On the Craftsmen

Rule of St. Benedict, Chapter 57 for April 10If there are craftsmen in the monastery, let them practice their crafts with all humility, provided the Abbot has given permission. But if any one of them becomes conceited over his skill in his craft, because he seems to be conferring a benefit on the monastery, let him be taken from his craft and no longer exercise it unless, after he has humbled himself, the Abbot again gives him permission. If any of the work of the craftsmen is to be … [Read more...]

Bad Benedictine; "I love you, go home!"

As I anticipate coming into my tenth year as a Benedictine Oblate, I rejoice that the effect of Benedictine spirituality in my life has helped me to become less savage than I was, although I am still quite feral in some ways. But, as I explain in my latest column at First Things, there is a part of the Holy Rule of St. Benedict that still has me stymied: Benedictine Hospitality, and St. Benedict's dictum that we must receive everyone we encounter as receiving Christ. I have a long way to go, … [Read more...]

DigitalNun's Catholic Daily

The Benedictine Nuns of Holy Trinity Monastery in East Hendred in the UK are very sharp ladies. They continue the Benedictine tradition that once upon a time took place in the scriptorium by adapting it to the modern age and through their sophisticated website which offers an Online Retreat Service, a blog, digibooks, podcasts and more.Their offerings are uniformly excellent, but my favorite thing is the DigitalNun Daily, a virtual daily newspaper in which they cull together online articles on … [Read more...]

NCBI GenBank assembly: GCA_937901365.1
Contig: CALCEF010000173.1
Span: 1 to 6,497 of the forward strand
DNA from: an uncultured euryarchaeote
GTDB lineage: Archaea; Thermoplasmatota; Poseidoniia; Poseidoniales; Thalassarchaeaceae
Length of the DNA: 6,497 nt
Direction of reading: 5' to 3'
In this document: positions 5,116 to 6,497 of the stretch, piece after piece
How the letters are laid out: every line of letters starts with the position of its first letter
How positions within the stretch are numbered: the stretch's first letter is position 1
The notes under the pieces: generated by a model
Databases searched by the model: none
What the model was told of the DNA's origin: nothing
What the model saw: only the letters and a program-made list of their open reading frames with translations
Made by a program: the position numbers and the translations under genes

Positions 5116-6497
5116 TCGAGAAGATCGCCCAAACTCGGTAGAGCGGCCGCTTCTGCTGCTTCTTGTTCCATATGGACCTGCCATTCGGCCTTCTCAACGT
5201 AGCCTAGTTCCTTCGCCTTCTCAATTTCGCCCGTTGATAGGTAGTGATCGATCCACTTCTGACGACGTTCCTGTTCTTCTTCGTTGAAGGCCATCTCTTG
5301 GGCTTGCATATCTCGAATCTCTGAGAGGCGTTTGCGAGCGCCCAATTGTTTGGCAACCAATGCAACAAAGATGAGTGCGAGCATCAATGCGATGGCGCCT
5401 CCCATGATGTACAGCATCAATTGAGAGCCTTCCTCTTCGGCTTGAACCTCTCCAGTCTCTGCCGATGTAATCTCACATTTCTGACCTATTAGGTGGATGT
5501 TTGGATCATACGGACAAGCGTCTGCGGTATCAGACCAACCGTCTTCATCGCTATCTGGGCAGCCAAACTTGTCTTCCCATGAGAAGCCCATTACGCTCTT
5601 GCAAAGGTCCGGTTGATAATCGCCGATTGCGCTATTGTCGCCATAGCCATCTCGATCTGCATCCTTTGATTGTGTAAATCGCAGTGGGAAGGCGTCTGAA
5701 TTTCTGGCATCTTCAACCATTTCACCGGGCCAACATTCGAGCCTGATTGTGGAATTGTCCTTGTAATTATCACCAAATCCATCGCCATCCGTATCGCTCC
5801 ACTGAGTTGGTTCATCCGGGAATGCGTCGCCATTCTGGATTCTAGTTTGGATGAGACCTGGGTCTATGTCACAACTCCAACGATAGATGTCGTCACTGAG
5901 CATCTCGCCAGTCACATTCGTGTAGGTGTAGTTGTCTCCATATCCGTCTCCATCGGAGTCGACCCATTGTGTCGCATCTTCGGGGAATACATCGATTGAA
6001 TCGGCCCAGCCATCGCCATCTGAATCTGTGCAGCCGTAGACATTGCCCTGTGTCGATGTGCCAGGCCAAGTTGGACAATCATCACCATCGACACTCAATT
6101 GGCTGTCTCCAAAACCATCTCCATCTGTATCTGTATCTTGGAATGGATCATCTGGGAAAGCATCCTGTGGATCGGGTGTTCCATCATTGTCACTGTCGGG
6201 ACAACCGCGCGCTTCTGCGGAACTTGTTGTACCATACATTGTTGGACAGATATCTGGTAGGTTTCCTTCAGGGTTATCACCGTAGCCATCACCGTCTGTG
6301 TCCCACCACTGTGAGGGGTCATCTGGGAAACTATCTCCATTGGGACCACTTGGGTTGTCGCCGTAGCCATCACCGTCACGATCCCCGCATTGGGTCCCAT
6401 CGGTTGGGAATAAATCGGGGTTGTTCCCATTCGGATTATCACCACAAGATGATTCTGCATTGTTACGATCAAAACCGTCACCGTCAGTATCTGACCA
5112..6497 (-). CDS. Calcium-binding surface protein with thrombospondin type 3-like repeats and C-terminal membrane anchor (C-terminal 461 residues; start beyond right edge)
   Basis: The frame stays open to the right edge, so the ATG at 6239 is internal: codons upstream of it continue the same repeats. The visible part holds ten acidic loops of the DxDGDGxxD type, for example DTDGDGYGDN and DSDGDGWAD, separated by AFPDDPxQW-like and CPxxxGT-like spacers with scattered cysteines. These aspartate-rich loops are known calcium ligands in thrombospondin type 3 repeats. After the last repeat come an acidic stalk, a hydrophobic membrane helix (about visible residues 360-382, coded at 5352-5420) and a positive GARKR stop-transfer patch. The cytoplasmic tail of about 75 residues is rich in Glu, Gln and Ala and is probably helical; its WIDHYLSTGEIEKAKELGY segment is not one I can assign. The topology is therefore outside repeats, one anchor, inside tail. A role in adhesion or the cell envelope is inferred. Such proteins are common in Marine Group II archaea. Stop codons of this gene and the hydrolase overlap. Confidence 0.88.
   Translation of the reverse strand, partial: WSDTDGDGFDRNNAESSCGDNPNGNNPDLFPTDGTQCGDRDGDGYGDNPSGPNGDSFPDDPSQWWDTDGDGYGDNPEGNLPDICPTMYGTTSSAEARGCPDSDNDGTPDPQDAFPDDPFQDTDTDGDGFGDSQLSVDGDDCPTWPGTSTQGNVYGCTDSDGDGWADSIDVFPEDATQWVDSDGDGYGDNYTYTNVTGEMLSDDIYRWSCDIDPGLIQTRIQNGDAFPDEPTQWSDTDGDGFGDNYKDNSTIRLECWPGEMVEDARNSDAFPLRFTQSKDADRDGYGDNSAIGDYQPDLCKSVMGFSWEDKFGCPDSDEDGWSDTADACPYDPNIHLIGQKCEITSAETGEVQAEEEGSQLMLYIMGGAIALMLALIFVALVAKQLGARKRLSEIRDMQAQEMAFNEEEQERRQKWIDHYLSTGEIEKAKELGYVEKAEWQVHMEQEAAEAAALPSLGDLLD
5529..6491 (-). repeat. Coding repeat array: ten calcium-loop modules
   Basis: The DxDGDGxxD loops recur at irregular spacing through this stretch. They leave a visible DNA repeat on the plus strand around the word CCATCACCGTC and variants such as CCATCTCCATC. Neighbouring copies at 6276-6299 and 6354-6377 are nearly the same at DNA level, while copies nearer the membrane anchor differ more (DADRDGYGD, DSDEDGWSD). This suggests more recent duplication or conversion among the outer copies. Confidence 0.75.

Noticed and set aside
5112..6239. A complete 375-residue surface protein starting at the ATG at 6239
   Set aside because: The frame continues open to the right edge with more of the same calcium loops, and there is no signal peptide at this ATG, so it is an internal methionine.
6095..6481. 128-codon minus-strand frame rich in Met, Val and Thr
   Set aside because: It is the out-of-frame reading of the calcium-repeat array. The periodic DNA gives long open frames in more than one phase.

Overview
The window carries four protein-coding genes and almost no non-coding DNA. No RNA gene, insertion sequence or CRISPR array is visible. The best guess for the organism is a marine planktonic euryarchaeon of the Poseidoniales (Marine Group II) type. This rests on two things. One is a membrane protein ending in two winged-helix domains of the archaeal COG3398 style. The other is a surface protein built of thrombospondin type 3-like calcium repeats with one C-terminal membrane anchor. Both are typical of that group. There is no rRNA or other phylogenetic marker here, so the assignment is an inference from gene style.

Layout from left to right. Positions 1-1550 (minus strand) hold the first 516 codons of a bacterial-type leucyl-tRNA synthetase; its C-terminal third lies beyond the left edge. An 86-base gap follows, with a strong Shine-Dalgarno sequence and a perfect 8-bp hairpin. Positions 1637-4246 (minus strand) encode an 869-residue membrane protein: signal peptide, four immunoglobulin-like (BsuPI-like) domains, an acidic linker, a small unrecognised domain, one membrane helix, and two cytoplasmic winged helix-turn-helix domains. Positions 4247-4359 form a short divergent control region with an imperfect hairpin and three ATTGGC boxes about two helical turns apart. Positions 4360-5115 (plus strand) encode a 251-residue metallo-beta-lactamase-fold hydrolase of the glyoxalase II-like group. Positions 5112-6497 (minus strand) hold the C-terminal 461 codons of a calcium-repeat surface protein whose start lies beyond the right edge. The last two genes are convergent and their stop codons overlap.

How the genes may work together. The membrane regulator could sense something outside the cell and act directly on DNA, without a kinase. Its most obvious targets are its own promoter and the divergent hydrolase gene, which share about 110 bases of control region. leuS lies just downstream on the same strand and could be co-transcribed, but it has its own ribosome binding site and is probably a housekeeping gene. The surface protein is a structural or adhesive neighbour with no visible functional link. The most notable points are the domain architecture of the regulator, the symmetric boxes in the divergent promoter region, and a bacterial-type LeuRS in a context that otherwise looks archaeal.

On the Measure of Food

Rule of St. Benedict, Chapter 39 - for March 18... Let a good pound weight of bread suffice for the day, whether there be only one meal or both dinner and supper. If they are to have supper, the cellarer shall reserve a third of that pound to be given them at supper. But if it happens that the work was heavier, it shall lie within the Abbot's discretion and power, should it be expedient, to add something to the fare. Above all things, however, overindulgence must be avoided and a monk must … [Read more...]

Nun Humor on Fasting, More – UPDATED

By a Benedictine with a sense of humor.Benedictines -- at least the "old school" ones -- are bound by their vow of poverty to waste nothing, even unto making a little pile of their breadcrumbs and such from each meal and consuming it. So, for them every crumb does count...especially in Lent, when the fasting is (again, for "old school" Benedictines and more traditionally-minded monastics) fairly regimented.In his Holy Rule, Benedict writes:The life of a monk ought to be a continuous Lent. … [Read more...]

Nuns, Monks, Friars Linkfest! – UPDATED

It's unusual to be writing much about monks, nuns and friars in February, but for some reason I have a flurry of news and reports, so here goes!The Norbertine Sisters are a very interesting group of women. You know they make fabulous Christmas Wreaths each year (we had ours by the end of November and only just threw it out because it seemed oddball to have a wreath up at Valentine's Day, but it still looked great, still wasn't dropping needles!)Well, the sisters are finally established as … [Read more...]

St. Scholastica; Irritating Sister

photosourceWhen I made my first inquiries about becoming a Benedictine Oblate, I received this icon with the monastery's response. It sits on my desk, still.Today is the feast of St. Scholastica, the twin sister of St. Benedict of Nursia. Very little is known about her, historically, and there is some debate about where her relics may be. While in Rome, we were able to take a tour of the monastery and cave at Subiaco, where Benedict founded the order, and our helpful guide communicated … [Read more...]

Interrupted by God…UPDATED

I love this piece by Benedictine Sister Ann Marie Wainright, writing from St. Scholastica Monastery in Duluth, Minnesota:When I transitioned from my life as a layperson into life as a new postulant, getting used to the “interruptions” in my day was a challenging adjustment at times. The bells tolled, I dropped what I was doing and went to prayer. Afterwards, I returned to my previous work, studies, or ministry, or perhaps I shifted gears and began a new task, leaving the former one unfinished. … [Read more...]


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